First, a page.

In the outpatient sector in Switzerland, approximately 4.5 million packages of antibiotics are sold yearly. That’s more than one package per household.
The total consumption of antibiotics for systemic use (ATC group J01) in the outpatient sector, summed up to 7.6 defined daily doses (DDD) per 1000 inhabitants per day in 2020. Antibiotic prescriptions in the outpatient sector have remained relatively constant in all regions in recent years. The sharp decline in 2020 could be explained by the Covid-19 pandemic1. Higher antibiotic consumption levels in the French- and the Italian-speaking parts of Switzerland may be caused by characteristic prescription cultures in different linguistic regions2.
 Laura M King et al. Trends in US Outpatient Antibiotic Prescriptions During the Coronavirus Disease 2019 Pandemic, Clinical Infectious Diseases, Volume 73, Issue 3, 1 August 2021, Pages e652–e660
 Filippini M. et al. Socioeconomic determinants of regional differences in outpatient antibiotic consumption: evidence from Switzerland. Health Policy. 2006. Aug;78(1):77–92. 10.1016/j.healthpol.2005.09.009
The World Health Organization (WHO) has developed a classification system for antibiotics which divides existing antibiotics into three categories: Access, Watch and Reserve (“AWaRe”)1. Antibiotics from the “Access” category should be preferred in general due to their effectiveness and their moderate contribution to the development of resistances compared with other antibiotics. The “Watch” category includes antibiotics which are only indicated for a limited number of infections, while “Reserve” antibiotics are only used as a last resort. Outpatient sales of “Access” antibiotics have been largely stable, “Watch” group sales have decreased in recent years and “Reserve” Antibiotics are generally not used in the outpatient sector. The WHO has defined a target of at least 60% of total consumption for the access group within a country. Since 2018, this target has been achieved annually in the outpatient sector in Switzerland.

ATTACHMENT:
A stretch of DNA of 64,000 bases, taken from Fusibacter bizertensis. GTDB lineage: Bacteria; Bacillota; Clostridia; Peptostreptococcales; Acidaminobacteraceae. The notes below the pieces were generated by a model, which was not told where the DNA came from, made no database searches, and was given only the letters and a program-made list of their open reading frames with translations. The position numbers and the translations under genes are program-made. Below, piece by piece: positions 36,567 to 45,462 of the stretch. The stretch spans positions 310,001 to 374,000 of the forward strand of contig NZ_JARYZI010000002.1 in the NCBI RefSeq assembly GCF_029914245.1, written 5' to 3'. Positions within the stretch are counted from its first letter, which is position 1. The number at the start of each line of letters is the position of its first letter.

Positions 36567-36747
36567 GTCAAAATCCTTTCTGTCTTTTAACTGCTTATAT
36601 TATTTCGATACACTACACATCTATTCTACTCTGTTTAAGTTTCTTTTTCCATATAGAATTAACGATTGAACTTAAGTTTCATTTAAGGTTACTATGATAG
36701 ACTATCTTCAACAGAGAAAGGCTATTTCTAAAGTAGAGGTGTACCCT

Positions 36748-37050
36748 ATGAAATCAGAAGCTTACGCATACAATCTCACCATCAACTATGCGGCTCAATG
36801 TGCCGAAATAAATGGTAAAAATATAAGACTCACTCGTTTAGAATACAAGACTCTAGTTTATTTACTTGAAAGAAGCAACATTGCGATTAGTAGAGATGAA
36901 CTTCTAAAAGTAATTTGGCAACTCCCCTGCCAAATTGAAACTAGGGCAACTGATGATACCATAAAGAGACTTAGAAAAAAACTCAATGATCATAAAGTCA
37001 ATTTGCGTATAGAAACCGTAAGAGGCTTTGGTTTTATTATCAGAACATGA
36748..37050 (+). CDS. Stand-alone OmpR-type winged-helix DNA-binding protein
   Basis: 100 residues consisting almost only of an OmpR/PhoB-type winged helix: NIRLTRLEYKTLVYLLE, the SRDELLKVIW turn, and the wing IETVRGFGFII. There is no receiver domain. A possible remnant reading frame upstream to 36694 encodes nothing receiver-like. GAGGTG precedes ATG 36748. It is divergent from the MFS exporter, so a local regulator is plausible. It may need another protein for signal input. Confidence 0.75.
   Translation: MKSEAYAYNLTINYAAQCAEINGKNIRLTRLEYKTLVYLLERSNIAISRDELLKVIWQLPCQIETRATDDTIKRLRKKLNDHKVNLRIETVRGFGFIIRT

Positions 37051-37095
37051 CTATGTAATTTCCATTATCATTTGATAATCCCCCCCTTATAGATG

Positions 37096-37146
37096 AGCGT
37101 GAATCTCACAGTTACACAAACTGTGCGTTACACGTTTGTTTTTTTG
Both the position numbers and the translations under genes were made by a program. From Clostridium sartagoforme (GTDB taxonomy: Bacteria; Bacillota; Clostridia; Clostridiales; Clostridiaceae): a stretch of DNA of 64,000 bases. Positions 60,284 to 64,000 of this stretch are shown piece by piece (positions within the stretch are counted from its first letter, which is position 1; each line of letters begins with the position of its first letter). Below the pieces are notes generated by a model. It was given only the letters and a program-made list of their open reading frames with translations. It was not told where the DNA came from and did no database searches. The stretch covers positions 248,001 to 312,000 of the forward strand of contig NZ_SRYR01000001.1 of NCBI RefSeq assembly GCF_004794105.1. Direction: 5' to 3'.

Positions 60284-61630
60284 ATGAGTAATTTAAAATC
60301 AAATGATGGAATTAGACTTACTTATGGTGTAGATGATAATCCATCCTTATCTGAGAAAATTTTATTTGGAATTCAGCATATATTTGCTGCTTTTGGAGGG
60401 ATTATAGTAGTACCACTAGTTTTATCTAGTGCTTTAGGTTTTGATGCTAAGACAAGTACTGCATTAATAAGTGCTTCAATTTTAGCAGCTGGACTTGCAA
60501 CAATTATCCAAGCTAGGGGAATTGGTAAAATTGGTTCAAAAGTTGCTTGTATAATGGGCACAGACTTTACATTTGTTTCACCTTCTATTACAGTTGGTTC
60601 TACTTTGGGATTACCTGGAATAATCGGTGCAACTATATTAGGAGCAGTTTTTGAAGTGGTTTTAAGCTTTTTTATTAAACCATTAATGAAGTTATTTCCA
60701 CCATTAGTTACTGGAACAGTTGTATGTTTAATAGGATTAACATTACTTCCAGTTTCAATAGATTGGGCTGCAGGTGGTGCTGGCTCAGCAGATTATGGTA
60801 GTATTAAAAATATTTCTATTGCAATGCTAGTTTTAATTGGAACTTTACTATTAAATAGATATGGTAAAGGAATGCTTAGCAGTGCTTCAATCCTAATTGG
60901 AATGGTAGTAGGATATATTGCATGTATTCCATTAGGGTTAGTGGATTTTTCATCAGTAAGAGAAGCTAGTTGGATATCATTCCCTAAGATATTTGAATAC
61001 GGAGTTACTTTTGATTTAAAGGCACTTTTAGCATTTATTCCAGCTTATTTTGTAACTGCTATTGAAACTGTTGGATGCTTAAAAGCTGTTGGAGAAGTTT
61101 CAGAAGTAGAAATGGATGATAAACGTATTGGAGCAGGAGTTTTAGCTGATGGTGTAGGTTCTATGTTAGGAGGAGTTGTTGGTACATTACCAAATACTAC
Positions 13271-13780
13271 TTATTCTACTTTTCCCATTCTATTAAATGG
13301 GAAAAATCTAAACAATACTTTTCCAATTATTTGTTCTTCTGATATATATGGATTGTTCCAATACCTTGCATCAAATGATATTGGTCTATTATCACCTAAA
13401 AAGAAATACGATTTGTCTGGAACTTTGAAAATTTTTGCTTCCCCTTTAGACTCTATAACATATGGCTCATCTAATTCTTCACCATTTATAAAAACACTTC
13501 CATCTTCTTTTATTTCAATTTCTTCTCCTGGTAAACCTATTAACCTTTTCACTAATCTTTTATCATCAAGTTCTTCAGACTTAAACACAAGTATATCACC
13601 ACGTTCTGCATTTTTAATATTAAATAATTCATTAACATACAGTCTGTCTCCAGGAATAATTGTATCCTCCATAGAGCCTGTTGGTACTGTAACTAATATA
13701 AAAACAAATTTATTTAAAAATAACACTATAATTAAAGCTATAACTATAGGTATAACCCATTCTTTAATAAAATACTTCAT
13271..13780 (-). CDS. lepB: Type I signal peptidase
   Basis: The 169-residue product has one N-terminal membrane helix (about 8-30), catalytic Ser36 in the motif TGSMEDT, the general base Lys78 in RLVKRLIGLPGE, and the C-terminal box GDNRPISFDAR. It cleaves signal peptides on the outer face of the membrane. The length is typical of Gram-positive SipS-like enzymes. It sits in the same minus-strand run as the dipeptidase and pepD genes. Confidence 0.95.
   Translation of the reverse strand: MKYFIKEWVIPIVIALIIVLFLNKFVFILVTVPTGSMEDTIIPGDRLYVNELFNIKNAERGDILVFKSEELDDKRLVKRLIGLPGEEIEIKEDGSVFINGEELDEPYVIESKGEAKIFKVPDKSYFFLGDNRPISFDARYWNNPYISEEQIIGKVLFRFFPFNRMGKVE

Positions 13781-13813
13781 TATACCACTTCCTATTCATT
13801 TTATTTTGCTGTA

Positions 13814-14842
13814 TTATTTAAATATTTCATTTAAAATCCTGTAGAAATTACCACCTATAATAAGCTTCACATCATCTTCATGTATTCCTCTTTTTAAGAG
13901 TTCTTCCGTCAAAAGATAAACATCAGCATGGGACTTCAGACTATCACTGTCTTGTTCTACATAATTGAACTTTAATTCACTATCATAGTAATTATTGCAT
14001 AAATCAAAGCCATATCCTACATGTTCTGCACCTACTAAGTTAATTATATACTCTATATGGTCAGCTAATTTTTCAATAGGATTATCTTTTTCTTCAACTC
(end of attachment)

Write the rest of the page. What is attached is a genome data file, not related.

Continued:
Penicillins with an extended spectrum (namely amoxicillin) were the antibiotic group most commonly used among children aged less than two years (52% of the total antibiotic consumption in 2020) and between 2–11 years (38%), whereas penicillins associated with beta-lactamase inhibitors were the most frequently used antibiotics in the age groups 18–64 (25%) and > 65 (23%). Seniors aged 65 and over were relatively high consumers of fluoroquinolones (17%) of their total antibiotic consumption).